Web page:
Many Nigerians either lack access to electricity or must depend on expensive, polluting and often unreliable diesel-powered generators as their only option. But a young Nigerian is working on a potentially very accessible way to solve the issue: potatoes!
According to World Bank’s data, as of 2012 only 55.6 per cent of the Nigerian population has access to electricity. Therefore for the remaining roughly half of the population, electrical power is a luxury they cannot afford.
Alabi Olusola, a hobby scientist from Lagos, Nigeria, has been experimenting with potatoes as a source of electricity. By inserting a zinc nail and a copper coin into the potato, a chemical reaction is triggered with the juices of the potato, and this reaction creates electricity. (You can watch a short video about Olusola’s experiments here)
Olusola found for example that to power up a small lamp for reading at night all he needs is to tap into the chemical energy of six potatoes. Olusola’s dream is to develop the technology further, so that cheap electricity can be produced from potatoes on a larger scale. At the same time, he wishes to train local youth to help him achieve his dream, therefore helping them skill up for the future, while also providing a source of employment and community development.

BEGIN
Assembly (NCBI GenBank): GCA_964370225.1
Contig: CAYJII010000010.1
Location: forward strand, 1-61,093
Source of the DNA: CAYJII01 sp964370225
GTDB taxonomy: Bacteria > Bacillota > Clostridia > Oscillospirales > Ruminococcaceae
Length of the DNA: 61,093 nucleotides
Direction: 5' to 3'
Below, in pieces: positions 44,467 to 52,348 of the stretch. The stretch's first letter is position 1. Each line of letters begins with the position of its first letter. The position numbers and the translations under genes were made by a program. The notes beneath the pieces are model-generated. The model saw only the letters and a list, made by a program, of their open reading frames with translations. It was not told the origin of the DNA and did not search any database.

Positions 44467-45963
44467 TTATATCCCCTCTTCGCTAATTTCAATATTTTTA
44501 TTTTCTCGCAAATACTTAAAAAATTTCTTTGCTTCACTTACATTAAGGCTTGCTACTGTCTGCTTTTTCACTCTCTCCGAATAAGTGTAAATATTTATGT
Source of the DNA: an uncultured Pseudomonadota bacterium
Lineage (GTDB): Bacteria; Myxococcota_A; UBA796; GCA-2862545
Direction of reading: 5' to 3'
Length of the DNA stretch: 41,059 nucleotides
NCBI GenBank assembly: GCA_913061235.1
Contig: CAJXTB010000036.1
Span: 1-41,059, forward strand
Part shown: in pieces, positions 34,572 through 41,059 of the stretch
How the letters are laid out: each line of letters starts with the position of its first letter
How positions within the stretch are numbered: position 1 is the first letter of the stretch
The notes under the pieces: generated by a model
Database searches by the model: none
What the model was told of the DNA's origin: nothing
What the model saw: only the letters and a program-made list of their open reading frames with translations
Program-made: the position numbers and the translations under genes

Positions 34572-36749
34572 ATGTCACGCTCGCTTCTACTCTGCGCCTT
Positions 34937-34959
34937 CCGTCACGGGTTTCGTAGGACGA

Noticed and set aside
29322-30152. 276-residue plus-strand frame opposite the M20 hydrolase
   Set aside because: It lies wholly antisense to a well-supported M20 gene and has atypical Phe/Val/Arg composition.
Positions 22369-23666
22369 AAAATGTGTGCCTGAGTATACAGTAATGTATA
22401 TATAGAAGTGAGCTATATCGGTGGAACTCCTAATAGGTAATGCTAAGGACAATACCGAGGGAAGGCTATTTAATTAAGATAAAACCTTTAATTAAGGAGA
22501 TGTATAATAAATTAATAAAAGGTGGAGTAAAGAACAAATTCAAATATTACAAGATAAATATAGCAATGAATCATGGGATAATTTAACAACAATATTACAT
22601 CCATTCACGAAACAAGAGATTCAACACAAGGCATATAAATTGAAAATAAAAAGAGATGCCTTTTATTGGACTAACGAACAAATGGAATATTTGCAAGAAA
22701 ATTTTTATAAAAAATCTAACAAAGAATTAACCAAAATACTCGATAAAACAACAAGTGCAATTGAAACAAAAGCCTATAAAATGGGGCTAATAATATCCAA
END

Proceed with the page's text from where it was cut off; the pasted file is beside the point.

While potatoes may not ultimately offer a viable solution to households with a high electricity demand, this low-cost technology, if developed, nevertheless has the potential to give the poorest households and communities in Nigeria, and beyond, access to cheap and clean electricity that could power-up lights and small electrical appliances, such as mobile phones.
For many people, this would still mean a very discernible improvement in quality of life, including for many school children, who would be able to do their homework after dark.
With the search for cleaner and more sustainable energy sources on, experimenting with nature’s harvests – such as fruit and plants – as the source of electricity may well be a growing trend. In this quest, it makes sense that we look at low-tech, low-cost and accessible options, as well as those that promote self-reliance and resilience in energy generation.
Want to have a go yourself? There are plenty of YouTube tutorials on the subject. Here’s one: